Switched-mode power converters drive LEDs more efficiently

Aug. 30, 2007
Several different power converter topologies can be employed, depending on the circumstances, to provide efficient control of LED systems, writes Iain Moseley.
Figure 1 In recent years, improvements in LED efficiency (lumens/watt) as well as new thermally-enhanced device packaging have resulted in LEDs becoming a viable option for general illumination.

Increasingly now, the focus of the technical challenge in reducing cost and improving performance is shifting towards the electronic circuitry that powers the LED.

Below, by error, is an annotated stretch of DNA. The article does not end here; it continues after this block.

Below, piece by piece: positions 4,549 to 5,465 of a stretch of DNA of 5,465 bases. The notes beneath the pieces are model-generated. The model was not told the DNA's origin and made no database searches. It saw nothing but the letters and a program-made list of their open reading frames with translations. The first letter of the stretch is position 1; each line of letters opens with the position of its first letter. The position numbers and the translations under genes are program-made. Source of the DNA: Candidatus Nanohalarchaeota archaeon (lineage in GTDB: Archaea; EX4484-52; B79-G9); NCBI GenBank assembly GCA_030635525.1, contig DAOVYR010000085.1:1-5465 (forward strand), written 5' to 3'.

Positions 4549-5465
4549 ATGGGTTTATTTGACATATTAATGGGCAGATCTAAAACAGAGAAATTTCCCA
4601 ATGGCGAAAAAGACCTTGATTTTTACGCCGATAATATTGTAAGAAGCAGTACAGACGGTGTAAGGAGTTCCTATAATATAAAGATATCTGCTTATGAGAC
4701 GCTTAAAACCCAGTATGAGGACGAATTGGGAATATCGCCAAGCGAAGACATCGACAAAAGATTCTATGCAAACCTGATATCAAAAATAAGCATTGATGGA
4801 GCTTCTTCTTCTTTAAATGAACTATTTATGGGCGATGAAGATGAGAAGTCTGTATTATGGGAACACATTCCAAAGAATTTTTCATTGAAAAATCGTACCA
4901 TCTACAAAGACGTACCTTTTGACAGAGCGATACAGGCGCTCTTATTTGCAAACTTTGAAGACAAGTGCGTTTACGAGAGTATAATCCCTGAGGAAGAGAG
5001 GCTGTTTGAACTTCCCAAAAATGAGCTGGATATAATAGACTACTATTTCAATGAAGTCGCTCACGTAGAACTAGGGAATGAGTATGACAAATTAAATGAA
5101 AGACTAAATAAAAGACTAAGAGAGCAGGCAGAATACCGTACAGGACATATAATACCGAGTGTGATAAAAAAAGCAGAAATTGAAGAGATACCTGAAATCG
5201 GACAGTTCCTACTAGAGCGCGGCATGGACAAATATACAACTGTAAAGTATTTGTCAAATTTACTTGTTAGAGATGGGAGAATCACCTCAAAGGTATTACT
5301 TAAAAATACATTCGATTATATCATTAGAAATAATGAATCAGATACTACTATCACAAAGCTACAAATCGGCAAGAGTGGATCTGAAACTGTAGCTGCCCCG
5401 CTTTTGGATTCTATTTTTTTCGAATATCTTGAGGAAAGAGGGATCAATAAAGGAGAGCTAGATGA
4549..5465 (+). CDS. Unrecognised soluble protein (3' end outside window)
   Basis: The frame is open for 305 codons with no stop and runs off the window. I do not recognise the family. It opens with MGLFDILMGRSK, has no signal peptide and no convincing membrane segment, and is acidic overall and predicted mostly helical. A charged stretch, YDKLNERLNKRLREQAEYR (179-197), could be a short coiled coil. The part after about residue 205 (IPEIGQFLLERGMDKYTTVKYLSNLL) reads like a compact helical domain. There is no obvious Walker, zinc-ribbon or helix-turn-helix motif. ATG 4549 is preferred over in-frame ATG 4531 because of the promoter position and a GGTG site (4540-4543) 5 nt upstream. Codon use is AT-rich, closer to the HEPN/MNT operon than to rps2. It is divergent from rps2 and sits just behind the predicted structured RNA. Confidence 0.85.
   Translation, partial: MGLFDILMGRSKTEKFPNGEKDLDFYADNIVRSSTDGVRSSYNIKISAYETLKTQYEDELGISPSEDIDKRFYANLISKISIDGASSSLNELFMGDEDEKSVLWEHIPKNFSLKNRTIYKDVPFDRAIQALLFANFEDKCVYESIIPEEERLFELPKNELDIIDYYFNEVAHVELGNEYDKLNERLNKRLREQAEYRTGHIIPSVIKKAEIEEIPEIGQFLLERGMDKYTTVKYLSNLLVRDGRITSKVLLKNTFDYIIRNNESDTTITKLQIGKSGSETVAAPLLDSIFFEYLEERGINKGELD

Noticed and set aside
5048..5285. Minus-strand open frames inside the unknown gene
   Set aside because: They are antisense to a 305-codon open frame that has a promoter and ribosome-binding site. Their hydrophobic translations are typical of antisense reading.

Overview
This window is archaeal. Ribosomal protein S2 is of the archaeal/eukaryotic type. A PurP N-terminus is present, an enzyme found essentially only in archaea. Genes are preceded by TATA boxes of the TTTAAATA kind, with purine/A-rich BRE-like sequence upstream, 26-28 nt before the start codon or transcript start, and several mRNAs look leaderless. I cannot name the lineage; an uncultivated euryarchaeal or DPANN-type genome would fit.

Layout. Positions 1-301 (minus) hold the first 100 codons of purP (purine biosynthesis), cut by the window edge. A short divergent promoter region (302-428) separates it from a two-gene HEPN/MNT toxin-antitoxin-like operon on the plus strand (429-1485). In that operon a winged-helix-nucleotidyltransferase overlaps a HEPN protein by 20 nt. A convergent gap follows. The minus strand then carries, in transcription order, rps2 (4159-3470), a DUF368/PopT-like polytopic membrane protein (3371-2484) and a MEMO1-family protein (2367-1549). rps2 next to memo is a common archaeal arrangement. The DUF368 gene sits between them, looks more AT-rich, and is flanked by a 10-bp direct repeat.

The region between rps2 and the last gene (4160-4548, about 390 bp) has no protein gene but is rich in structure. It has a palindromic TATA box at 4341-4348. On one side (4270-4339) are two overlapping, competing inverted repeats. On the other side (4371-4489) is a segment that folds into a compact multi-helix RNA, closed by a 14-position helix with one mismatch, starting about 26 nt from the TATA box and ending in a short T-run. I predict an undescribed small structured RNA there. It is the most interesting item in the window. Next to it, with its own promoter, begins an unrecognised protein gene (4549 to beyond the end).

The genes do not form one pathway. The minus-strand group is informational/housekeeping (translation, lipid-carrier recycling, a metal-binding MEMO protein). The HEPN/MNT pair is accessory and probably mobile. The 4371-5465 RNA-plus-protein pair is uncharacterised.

This article is the first of a series that highlight how modern switched-mode technology can be used to make the most efficient use of available energy at a minimum system cost.

General LED system
Historically, lighting was easy to drive since all that was required was a voltage source that could be directly connected to a bulb. Most energy sources provide almost constant voltage and the result is a simple low cost system for incandescent bulbs.

LEDs however, have an optical output intensity which is almost directly proportional to the current flowing through them. In general, LEDs need to be driven by a constant current source; a generic LED lighting system is shown in Figure 1.

The power converter ‘box’ shown in Figure 1 in practice would comprise a driver IC and various different power components to form the LED drive system.


This article was published in the August 2007 issue of LEDs Magazine.

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